When an incident call comes in, what fire department doesn't want to respond as quickly as possible? Response, however, involves not just the speed with which firefighters must reach the scene, but executing tactics to handle the incident once on-scene. National Fire Protection Association...
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When an incident call comes in, what fire department doesn't want to respond as quickly as possible? Response, however, involves not just the speed with which firefighters must reach the scene, but executing tactics to handle the incident once on-scene.
National Fire Protection Association (NFPA) standards indicate that it should take approximately six minutes from the time of notification of an incident by 911 dispatchers to the time that crews actually arrive on the scene. This would be ideal, of course, but it's not always achievable.
There is no standard for how long it should take to reach the cause or source of an incident and deal with it. A key element is how detailed the pre-incident plan is for the structure involved. The better the pre-plan, the more effective the response, right?
Fire agencies increasingly are finding that by sharing pre-plans with their 911 dispatch center, whether in-house or county based, this can significantly boost the quality of a fire crew's response and make a huge difference in minimizing damage at the scene.
To foster this kind of interactivity between a fire agency and 911 center requires that the pre-incident plans are, in an ideal situation, electronically accessible. Automating the pre-incident planning process means that fire and 911 can share pre-incident plans for all structures, and update them with the most current details on each building.
The payback of having accurate preplan information is dramatic time savings, richer details on structures, better firefighting strategies, and—at the heart of it all—heightened protection for responders and citizens.
The Holland, MI, Fire Department decided to automate its pre-incident planning in late 2007. It uses The CAD Zone Inc.'s (www.cadzone.com) First Look Pro, Version 4 (FLP V.4), a software program designed for organizing and locating pre-incident plan diagrams of buildings, structures, maps and information. With it, the department shares pre-plans electronically with a countywide 911 dispatch agency since FLP can be used on multiple computers across a network.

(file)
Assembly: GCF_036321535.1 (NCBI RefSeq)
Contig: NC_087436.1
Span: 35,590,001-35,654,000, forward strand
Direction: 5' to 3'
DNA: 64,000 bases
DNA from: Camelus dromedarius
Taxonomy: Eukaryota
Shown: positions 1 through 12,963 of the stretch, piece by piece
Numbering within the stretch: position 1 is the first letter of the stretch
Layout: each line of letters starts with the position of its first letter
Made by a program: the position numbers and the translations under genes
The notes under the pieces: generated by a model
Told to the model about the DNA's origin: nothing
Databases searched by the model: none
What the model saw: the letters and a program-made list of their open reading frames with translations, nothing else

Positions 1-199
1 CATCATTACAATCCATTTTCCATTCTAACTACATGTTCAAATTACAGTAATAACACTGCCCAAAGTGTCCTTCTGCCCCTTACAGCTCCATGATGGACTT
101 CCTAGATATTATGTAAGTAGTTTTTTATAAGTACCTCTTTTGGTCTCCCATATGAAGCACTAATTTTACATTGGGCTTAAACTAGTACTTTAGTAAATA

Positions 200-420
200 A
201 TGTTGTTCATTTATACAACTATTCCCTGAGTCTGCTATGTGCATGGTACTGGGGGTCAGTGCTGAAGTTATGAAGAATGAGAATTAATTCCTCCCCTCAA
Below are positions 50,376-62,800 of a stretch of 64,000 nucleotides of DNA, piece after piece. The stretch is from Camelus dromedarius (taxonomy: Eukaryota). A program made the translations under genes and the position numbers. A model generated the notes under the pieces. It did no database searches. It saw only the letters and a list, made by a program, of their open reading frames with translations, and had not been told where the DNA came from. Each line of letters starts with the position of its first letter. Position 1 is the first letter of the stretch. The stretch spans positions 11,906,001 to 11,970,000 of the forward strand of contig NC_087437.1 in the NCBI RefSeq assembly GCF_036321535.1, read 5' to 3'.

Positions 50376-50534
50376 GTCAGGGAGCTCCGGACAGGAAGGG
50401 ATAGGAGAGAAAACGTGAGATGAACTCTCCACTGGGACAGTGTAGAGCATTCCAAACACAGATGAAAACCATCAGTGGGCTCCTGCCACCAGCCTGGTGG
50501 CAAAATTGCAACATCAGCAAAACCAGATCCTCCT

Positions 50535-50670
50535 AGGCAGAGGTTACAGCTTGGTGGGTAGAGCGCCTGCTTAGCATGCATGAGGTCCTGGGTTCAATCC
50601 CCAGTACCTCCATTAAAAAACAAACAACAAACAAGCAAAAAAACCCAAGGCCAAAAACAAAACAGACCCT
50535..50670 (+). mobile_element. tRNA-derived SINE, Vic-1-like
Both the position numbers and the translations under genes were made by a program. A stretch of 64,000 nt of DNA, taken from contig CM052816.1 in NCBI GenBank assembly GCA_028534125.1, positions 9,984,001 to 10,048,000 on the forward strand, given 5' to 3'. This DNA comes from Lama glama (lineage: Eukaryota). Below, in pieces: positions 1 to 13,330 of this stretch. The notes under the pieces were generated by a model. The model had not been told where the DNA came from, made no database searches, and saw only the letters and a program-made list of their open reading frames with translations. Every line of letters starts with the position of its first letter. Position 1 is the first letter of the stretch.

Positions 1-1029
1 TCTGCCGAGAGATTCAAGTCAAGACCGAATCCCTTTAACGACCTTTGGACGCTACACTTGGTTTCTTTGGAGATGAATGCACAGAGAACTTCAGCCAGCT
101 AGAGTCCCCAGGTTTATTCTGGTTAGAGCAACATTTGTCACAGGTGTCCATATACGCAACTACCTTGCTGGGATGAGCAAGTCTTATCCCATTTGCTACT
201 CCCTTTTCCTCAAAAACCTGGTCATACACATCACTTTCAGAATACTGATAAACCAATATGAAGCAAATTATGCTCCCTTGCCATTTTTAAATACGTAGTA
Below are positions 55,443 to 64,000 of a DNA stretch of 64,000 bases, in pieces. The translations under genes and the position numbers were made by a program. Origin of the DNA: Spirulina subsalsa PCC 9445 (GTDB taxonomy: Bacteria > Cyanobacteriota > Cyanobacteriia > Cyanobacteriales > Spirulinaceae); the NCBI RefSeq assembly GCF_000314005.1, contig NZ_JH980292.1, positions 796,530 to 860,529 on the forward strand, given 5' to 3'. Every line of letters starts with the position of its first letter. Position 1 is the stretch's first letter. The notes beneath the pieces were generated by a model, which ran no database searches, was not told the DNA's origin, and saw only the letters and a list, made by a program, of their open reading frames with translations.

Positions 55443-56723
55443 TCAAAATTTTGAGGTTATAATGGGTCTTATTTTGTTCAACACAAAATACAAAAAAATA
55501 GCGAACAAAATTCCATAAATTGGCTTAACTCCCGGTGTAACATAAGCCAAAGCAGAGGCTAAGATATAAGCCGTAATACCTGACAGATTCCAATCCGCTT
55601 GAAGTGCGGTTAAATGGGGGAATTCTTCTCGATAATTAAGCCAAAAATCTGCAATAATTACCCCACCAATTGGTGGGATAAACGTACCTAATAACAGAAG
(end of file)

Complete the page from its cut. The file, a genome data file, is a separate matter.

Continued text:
Holland's fire apparatus have mobile data computers (MDCs) on which is loaded FLP V.4. Fire Marshal Todd Szakacs spearheaded the project to get the dispatch agency networked to all of the fire department's pre-plans, working with his information technology department. The dispatch center installed the Aegis/MSP Computer-Aided Dispatch software system from New World Systems to send messages to the MDCs on the apparatus with information about the call, such as where to go and incident details. FLP V.4 interprets the same message and finds the pre-plan for that building so it is instantly displayed when the firefighters board the apparatus.
In addition, the fire department chose to have First Look Pro Map (available separately from The CAD Zone) installed. With First Look Pro Map, a fire call is located automatically on the map as soon as it is routed from dispatch. The CAD Zone includes a GPS receiver in First Look Pro Map so an apparatus crew can see the vehicle's progress toward the incident updated in real time.
"The officer in charge of the shift (armed with a pre-plan on a mobile terminal) can actually deploy his strategy and tactics while he's enroute to the scene," Szakacs said. "He can stage firefighters while enroute where he wants them prior to arriving on the scene. And he can do hazardous materials inventory, emergency contacts, lockbox locations and FDC locations."
The biggest advantage of FLP V.4 to the Holland Fire Department's Information Technology unit is that it automatically takes the call from dispatch and pulls up the main pre-plan page plus the map without requiring input from fire department personnel. Another advantage is that FLP V.4 lets the department add different pieces of information to the map as a fire engine gets closer to the call scene.
"The data is updated wirelessly to the vehicle from a main location to the trucks and the people can continue to build up the pre-plans from either station," Szakacs said.